"That I would speak to Stannis, though I doubt my words will sway him. A king's first duty is to defend the realm, and Mance attacked it. His Grace is not like to forget that. My father used to say that Stannis Baratheon was a just man. No one has ever said he was forgiving." Jon paused, frowning. "I would sooner take off Mance's head myself. He was a man of the Night's Watch, once. By rights, his life belongs to us."
"Pyp says that Lady Melisandre means to give him to the flames, to work some sorcery."
"Pyp should learn to hold his tongue. I have heard the same from others. King's blood, to wake a dragon. Where Melisandre thinks to find a sleeping dragon, no one is quite sure. It's nonsense. Mance's blood is no more royal than mine own. He has never worn a crown nor sat a throne. He's a brigand, nothing more. There's no power in brigand's blood."
The raven looked up from the floor. "Blood," it screamed.
Jon paid no mind. "I am sending Gilly away."
"Oh." Sam bobbed his head. "Well, that's . . . that's good, my lord." It would be the best thing for her, to go somewhere warm and safe, well away from the Wall and the fighting.
"Her and the boy. We will need to find another wet nurse for his milk brother."
"Goat's milk might serve, until you do. It's better for a babe than cow's milk." Sam had read that somewhere. He shifted in his seat. "My lord, when I was looking through the annals I came on another boy commander. Four hundred years before the Conquest. Osric Stark was ten when he was chosen, but he served for sixty years. That's four, my lord. You're not even close to being the youngest ever chosen. You're fifth youngest, so far."
"The younger four all being sons, brothers, or bastards of the King in the North. Tell me something useful. Tell me of our enemy."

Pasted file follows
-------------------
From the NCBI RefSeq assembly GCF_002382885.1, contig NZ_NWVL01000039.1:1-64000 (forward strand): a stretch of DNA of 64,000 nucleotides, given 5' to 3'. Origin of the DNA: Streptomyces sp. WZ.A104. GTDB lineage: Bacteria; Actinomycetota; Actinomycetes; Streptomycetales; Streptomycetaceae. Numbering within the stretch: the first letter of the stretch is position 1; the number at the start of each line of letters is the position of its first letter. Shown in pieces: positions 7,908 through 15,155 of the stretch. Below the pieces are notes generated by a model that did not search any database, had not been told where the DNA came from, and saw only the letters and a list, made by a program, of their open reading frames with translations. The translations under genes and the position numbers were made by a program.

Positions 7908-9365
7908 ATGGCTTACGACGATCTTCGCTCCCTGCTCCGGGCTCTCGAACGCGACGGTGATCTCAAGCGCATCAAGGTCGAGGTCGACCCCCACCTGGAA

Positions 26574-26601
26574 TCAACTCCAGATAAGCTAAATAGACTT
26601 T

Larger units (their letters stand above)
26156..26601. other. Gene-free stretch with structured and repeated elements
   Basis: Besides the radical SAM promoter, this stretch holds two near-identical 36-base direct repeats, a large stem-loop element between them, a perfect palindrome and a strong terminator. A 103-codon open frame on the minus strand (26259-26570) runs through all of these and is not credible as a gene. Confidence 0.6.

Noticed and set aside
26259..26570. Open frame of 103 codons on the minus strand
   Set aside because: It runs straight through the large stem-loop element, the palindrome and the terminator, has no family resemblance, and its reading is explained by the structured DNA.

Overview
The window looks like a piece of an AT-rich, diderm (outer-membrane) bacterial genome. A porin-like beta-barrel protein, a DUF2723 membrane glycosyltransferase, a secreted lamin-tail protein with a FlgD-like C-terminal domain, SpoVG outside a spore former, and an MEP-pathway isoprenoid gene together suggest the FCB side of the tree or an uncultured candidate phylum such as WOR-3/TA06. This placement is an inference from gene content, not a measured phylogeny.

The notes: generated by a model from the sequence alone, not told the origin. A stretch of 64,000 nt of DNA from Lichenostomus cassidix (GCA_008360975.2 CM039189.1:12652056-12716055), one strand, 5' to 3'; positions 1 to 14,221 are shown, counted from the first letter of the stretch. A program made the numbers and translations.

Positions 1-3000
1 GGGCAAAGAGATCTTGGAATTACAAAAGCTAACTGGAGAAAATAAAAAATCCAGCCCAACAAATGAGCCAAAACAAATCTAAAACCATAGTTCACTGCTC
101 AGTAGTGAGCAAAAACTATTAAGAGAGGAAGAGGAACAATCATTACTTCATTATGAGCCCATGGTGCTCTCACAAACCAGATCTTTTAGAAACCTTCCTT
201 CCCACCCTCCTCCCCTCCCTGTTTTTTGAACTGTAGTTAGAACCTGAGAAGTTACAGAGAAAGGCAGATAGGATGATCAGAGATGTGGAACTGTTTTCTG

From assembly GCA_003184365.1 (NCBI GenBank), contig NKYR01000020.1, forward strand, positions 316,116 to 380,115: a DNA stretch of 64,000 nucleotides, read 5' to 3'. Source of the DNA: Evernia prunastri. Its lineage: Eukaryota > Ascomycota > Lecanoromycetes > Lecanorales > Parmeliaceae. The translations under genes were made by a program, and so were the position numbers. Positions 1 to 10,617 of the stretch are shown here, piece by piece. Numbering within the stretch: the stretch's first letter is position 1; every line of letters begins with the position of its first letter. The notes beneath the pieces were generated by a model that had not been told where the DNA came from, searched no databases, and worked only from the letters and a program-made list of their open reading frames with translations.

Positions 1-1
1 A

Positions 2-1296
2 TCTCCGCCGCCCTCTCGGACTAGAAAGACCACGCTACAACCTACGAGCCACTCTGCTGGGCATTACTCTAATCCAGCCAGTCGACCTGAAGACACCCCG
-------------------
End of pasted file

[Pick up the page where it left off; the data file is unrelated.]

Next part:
"The Others." Sam licked his lips. "They are mentioned in the annals, though not as often as I would have thought. The annals I've found and looked at, that is. There's more I haven't found, I know. Some of the older books are falling to pieces. The pages crumble when I try and turn them. And the really old books . . . either they have crumbled all away or they are buried somewhere that I haven't looked yet or . . . well, it could be that there are no such books, and never were. The oldest histories we have were written after the Andals came to Westeros. The First Men only left us runes on rocks, so everything we think we know about the Age of Heroes and the Dawn Age and the Long Night comes from accounts set down by septons thousands of years later. There are archmaesters at the Citadel who question all of it. Those old histories are full of kings who reigned for hundreds of years, and knights riding around a thousand years before there were knights. You know the tales, Brandon the Builder, Symeon Star-Eyes, Night's King . . . we say that you're the nine hundred and ninety-eighth Lord Commander of the Night's Watch, but the oldest list I've found shows six hundred seventy-four commanders, which suggests that it was written during . . ."
"Long ago," Jon broke in. "What about the Others?"
"I found mention of dragonglass. The children of the forest used to give the Night's Watch a hundred obsidian daggers every year, during the Age of Heroes. The Others come when it is cold, most of the tales agree. Or else it gets cold when they come. Sometimes they appear during snowstorms and melt away when the skies clear. They hide from the light of the sun and emerge by night . . . or else night falls when they emerge. Some stories speak of them riding the corpses of dead animals. Bears, direwolves, mammoths, horses, it makes no matter, so long as the beast is dead. The one that killed Small Paul was riding a dead horse, so that part's plainly true. Some accounts speak of giant ice spiders too. I don't know what those are. Men who fall in battle against the Others must be burned, or else the dead will rise again as their thralls."